30. The Progress of Insight

Part IV: Insight   |  1. Mind and Body

The progress of insight (borrowed from the title of one of Mahasi Sayadaw’s classic books on the subject) is a set of stages that diligent meditators pass through on the path of insight. These stages initially appear in the Buddhist literature in the Abhidhamma section of the Pali canon written around the third century BCE. [The Abhidhamma is available in English in several translations and explanatory summaries, one of the best of which is A Comprehensive Manual of Abhidhamma, edited by Bhikkhu Bodhi.] Some of the “content-based” or psychological insights into ourselves can be interesting and helpful, but when I say “insight”, these stages with their specific perceptual shifts and upgrades are what I am talking about. The formal names of the stages of insight in order are:


1.Knowledge of Mind and Body (ñ1, M&B) The pre-vipassana stages 1st jhana
2.Knowledge of Cause and Effect (ñ2, C&E) 1st jhana
Knowledge of the Three Characteristics
(ñ3, 3C)
1st jhana
Knowledge of the Arising and Passing Away (ñ4, A&P)
Vipassana formally begins 2nd jhana
5.Knowledge of Dissolution (ñ5) The Knowledges of Suffering, aka Dark Night or dukkha ñanas 3rd jhana
6.Knowledge of Fear (ñ6) 3rd jhana
7.Knowledge of Misery (ñ7) 3rd jhana
8.Knowledge of Disgust (ñ8) 3rd jhana
Knowledge of Desire for Deliverance
(ñ9, DfD)
3rd jhana
10. Knowledge of Re-observation (ñ10, Re-obs) 3rd jhana
11.Knowledge of Equanimity (ñ11, EQ) 4th jhana
12. Knowledge of Conformity (ñ12) 4th jhana
13. Change of Lineage (ñ13) 4th jhana
14. Path (ñ14) 4th jhana
15. Fruition (ñ15) Nirvana/Nibbana (one of two meanings)
16. Review (ñ16)

I will give detailed descriptions of these stages shortly, referring to them by their shortened names, their numbers, and occasionally shorthand slang and acronyms. These are formally known as “Knowledge of” or “Insight into” and then the stage, such as “Knowledge of Mind and Body”, or “Insight into Mind and Body”, but I will just use the part after the “of” or “into”. They are also called ñanas, which means “knowledges”, and I will say, for example, “the first ñana”, or abbreviate it as “ñ1”. Notice that I use the word stage rather than state. These are stages of heightened perception into the truth of all phenomena, opportunities to see directly how sensate reality is, but they are not seemingly stable states like those cultivated in concentration practice. The above jhanic groupings refer to the vipassana jhanas, which will be covered in more depth later, but they borrow core attention shapes and phase characteristics from their shamatha jhana equivalents. In other ways, they may diverge significantly from the experience of pure shamatha jhanas.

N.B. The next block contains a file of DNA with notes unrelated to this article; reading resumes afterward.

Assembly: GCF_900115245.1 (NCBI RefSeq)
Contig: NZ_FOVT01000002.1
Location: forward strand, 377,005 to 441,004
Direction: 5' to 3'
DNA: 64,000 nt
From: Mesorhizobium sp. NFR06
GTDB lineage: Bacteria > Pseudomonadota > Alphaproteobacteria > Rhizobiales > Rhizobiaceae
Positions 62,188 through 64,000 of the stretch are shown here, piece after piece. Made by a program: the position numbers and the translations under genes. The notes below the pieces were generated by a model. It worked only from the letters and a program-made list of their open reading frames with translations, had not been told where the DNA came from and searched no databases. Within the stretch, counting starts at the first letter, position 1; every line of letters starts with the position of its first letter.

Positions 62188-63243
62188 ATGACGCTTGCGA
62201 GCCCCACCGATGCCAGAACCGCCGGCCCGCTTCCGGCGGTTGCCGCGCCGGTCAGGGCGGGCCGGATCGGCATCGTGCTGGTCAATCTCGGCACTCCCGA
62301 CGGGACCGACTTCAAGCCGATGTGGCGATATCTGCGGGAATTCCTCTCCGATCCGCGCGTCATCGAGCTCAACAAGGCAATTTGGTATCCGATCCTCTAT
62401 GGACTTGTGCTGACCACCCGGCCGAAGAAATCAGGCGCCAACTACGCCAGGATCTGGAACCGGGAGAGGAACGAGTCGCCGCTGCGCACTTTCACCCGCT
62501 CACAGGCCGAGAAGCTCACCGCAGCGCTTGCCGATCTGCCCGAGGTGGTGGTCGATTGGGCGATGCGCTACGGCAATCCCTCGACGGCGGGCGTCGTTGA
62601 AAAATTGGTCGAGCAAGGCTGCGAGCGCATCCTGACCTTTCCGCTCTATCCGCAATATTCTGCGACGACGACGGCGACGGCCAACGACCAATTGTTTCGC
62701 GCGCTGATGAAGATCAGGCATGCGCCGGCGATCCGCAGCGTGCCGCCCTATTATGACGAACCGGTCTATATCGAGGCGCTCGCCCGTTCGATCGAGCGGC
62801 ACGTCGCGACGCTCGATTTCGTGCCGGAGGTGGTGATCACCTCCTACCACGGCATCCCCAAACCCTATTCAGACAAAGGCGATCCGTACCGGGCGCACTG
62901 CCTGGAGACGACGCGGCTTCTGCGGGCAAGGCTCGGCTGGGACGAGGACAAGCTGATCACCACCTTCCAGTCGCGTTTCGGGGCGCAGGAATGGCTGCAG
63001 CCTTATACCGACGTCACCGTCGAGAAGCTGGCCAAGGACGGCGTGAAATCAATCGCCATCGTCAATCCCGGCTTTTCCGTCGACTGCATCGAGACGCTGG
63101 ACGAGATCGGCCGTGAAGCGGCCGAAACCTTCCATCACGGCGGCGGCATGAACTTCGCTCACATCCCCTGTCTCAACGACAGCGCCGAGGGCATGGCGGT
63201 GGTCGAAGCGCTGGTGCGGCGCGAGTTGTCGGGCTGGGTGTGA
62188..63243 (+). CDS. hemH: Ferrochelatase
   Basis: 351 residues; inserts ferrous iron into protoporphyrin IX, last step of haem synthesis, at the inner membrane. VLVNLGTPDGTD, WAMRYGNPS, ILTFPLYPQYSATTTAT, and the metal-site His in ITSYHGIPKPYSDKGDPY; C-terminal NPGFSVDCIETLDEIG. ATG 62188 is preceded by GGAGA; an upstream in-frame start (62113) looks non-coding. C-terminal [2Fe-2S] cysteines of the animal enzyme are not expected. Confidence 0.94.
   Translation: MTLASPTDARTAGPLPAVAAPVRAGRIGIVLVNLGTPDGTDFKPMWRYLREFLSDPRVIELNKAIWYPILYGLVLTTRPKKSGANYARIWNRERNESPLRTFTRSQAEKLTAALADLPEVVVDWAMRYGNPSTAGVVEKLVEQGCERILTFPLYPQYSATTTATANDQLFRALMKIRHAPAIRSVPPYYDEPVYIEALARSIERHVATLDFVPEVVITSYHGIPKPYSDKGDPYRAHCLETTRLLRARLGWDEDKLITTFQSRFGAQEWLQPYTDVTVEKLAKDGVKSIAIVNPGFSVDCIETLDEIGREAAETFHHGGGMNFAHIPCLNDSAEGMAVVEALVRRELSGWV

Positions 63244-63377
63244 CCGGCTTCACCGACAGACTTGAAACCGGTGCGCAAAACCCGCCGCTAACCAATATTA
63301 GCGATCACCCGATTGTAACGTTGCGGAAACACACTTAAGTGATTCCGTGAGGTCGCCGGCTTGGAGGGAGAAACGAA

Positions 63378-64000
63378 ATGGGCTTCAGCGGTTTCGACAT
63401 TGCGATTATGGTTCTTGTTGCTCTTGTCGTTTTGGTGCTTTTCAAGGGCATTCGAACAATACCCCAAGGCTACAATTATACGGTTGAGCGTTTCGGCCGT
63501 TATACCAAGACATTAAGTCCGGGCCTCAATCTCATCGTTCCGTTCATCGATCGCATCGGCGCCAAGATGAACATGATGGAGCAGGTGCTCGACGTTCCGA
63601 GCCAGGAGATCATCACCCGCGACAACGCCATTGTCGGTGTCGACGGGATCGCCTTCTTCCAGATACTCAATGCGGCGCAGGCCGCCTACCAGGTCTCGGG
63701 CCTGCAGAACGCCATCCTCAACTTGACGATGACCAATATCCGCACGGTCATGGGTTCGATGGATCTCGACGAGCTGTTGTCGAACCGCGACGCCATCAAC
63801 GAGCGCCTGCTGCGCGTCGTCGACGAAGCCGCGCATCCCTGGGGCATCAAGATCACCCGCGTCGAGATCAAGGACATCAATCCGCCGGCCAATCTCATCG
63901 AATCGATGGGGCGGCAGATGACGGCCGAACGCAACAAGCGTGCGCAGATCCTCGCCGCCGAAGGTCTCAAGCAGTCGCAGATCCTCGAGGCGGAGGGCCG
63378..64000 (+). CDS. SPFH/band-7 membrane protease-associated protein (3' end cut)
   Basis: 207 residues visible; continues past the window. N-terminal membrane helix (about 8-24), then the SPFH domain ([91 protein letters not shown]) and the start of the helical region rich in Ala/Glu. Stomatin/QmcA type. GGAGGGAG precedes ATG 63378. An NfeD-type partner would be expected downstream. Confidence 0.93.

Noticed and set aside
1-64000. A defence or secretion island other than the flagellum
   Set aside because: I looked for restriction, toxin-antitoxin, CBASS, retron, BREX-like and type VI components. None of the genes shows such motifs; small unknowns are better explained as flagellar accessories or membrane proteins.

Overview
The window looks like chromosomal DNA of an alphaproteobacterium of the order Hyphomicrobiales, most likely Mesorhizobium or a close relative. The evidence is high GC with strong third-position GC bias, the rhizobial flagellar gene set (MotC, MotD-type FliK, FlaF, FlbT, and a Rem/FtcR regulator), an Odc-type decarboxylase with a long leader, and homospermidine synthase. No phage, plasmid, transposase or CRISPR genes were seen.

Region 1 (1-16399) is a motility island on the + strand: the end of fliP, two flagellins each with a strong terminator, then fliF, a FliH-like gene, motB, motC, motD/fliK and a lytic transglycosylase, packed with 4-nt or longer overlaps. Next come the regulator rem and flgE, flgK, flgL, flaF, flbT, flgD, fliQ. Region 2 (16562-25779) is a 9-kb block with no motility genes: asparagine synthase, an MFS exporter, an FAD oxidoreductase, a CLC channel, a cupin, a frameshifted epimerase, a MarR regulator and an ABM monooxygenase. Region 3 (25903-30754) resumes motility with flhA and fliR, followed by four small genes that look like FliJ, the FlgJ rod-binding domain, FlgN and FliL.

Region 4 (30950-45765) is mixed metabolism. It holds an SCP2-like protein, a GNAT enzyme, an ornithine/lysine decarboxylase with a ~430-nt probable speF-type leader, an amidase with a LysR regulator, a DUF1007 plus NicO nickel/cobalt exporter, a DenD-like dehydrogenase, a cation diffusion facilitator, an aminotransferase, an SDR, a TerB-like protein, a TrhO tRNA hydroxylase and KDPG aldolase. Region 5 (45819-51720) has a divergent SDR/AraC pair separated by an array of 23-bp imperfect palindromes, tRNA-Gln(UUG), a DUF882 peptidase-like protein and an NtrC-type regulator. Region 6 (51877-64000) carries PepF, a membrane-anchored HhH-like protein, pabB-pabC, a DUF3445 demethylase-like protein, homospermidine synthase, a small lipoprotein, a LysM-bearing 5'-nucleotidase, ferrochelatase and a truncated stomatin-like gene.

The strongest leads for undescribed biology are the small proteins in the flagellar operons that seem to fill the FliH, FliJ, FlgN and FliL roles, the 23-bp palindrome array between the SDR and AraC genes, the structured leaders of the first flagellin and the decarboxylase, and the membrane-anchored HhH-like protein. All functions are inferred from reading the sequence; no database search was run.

One of the most profound things about these insight stages is that they are strangely predictable regardless of the practitioner or the insight tradition. Texts that are 2,000 years old describe the stages just the way people go through them today, though there will be some individual variation with respect to the individual specifics today as then. The Christian maps, the Sufi maps, the Buddhist maps of the Tibetans and the Theravada, the maps of the Kabbalists, and many non-Buddhist traditions of India are all remarkably consistent in their fundamentals. I chanced upon these classic experiences before I had any training in meditation, and I have met many people who have done likewise. These maps, Buddhist or otherwise, are talking about something inherent to how our minds progress in fundamental wisdom that has little to do with any tradition and much to do with the mysteries of the human mind and body. The maps are describing basic human development. These stages are not Buddhist, but universal, and Buddhism is merely one of the traditions that describes them, albeit unusually well.

The progress of insight is discussed in many good books, such as Jack Kornfield’s A Path with Heart in the section called “Dissolving the Self”, which I highly recommend. A very extensive, thorough, accessible, and highly recommended treatment of it is given in Mahasi Sayadaw’s works The Progress of Insight and Practical Insight Meditation, a partial version of which appears in Jack Kornfield’s Living Dharma. As mentioned before, Practical Insight Meditation is my favorite dharma book of all time with no close competitors. If you ever lay your hands on a copy, do so; fortunately, it is now easily available on the web. Even the section of it that appears in Living Dharma is much better than having access to none of it at all. Again, Mahasi Sayadaw’s Manual of Insight is highly recommended.